[Cbe-oss-dev] [RFC 4/9] AXON - Ethernet over PCI-E driver

Jean-Christophe Dubois jdubois at mc.com
Fri Dec 29 02:11:36 EST 2006

On Thursday 28 December 2006 03:45, Benjamin Herrenschmidt wrote:
> On Thu, 2006-12-28 at 03:20 +0100, Arnd Bergmann wrote:
> > On Thursday 28 December 2006 00:42, Benjamin Herrenschmidt wrote:
> > > > So for each SKB the receiver gets 2 interrupts (+ payload) and the
> > > > emitter get one. It might not sound like the most efficient protocol
> > > > but we do need some messagery to synchronize resource usage and SKB
> > > > management.
> > >
> > > It's in fact extremely inefficient :-)
> > >
> > > You should really implement that differently, with 2 rings of
> > > descriptors, like normal hardware does, and proper interrupt mitigation
> > > so you can set a threshold on interrupt emission on each side.
> >
> > It depends of course on whether it is a bottleneck or not. If this is
> > used only for slow data like the occasional DNS query or a heartbeat,
> > it's probably not worth doing something more efficient.

As of now the driver is doing (from memory) around 5Gib/s (600 MB/s) data rate 
(netperf) using around up to 64KB MTUs (I need to confirm this with hard 
numbers). I guess we could hope for more (on my opteron platform the max 
PCI-E transfer rate with the DMAX is a little less than 1.7GB/s from host to 
cell and 1GB/s from cell to host) and the interrupt driven protocol might not 
be the most efficient. However a quick solution is to increase the MTU size 
some more (maybe up to 1MB) which should increase the data rate (improving 
the data/interrupt ratio).

> > Also, for virtual devices like this, the optimal solution is somewhat
> > different than for hardware driven devices. E.g. you can't easily set
> > up a timer in the range of a few microseconds to delay your interrupt.
> No, but you still want one-direction only transfer rings that can be
> entirely populated / fetched without an interrupt, etc...

Here the driver is in pull mode which is somewhat more comfortable as the 
receiving side is programming the DMA destination of data in its own memory.

We could speak about changing the driver to push mode but we will still need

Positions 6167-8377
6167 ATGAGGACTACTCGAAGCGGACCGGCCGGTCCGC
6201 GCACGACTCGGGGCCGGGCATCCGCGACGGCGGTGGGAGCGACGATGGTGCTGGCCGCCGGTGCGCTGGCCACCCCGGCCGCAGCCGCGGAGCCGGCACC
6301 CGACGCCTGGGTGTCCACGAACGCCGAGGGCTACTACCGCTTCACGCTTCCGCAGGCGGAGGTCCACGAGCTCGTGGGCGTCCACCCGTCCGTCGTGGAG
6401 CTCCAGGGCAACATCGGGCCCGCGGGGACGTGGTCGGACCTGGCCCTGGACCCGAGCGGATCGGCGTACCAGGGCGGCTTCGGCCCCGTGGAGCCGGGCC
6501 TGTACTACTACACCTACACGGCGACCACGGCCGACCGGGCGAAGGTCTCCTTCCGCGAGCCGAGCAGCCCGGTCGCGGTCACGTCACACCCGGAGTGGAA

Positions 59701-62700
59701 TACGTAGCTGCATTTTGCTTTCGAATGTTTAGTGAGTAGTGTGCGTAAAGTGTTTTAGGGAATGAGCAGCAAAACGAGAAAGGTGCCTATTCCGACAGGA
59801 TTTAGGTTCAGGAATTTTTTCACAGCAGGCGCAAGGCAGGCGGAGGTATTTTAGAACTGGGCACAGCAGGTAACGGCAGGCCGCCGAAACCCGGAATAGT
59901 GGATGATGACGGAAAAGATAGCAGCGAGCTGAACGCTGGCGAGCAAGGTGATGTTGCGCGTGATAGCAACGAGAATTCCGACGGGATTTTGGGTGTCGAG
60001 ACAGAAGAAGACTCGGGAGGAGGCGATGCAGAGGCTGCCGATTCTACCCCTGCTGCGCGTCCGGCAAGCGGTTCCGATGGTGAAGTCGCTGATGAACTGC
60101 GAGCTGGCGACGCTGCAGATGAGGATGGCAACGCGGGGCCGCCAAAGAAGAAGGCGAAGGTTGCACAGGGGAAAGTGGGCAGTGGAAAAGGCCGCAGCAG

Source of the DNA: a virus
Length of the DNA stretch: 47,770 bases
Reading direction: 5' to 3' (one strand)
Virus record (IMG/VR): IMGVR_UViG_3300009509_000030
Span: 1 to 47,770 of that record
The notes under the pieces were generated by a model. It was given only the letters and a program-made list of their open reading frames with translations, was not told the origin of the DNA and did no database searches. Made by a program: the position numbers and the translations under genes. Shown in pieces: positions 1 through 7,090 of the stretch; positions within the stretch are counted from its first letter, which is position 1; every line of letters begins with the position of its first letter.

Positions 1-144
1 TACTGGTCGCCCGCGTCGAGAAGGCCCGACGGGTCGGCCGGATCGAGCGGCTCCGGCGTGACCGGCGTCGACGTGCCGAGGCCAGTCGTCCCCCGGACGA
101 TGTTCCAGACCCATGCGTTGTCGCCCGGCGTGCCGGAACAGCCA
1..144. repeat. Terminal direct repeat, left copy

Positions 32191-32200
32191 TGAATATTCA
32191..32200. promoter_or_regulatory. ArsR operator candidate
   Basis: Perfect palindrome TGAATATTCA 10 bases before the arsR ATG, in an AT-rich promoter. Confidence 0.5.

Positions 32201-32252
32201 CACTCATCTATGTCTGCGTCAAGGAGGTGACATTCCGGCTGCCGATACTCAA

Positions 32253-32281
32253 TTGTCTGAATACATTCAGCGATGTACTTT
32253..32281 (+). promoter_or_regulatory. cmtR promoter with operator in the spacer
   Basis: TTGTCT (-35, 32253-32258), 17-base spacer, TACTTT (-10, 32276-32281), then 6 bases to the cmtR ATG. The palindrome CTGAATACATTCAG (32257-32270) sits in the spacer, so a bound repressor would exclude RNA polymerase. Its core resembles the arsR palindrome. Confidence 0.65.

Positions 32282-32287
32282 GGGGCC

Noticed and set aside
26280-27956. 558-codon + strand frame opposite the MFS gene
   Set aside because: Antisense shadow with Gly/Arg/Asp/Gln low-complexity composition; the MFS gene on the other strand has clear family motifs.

some messagery to know were are located the remote buffers/SKBs (what PLB 
address to program the DMA with). Keep in mind that we have a single DMA 
engine reading in one Linux memory and writting to the other Linux memory. It 
is not the traditional Ethernet device model. The side programing the DMA 
needs to know both source and destination PLB addresses. And this for each 
SKB ... And SKBs have to be reallocated all the time as they are passed to 
the Ethernet stack ...

Also as stated above, we are working with potentially big MTUs (bigger than 
traditional ethernet even with jumbo frames). pre-allocating max size SKBs 
for the all ring could be memory consuming if in the end you only transfer 
small packets.

> > On the other hand, you have the advantage that you can tell exactly
> > what state the other side is in, so you can implement a much better
> > flow control than you could over an ethernet wire. Since you can tell
> > whether the receiver is waiting for packets or not, the sender can
> > block in user space when the receiver is too busy to accept more
> > data.
> >
> > Also, you can have a huge virtual transfer buffer when you DMA directly
> > between the sender and the receiver SKB queue.

Yes, we can increase the MTU some more to get better data rate. I had the 
feeling that less than 64KB SKBs would be fine (optimal?) as there is a trend 
to set the default page size to 64KB for Cell (so an SKB should always fit in 
one single page, at least thisis ).


> Ben.

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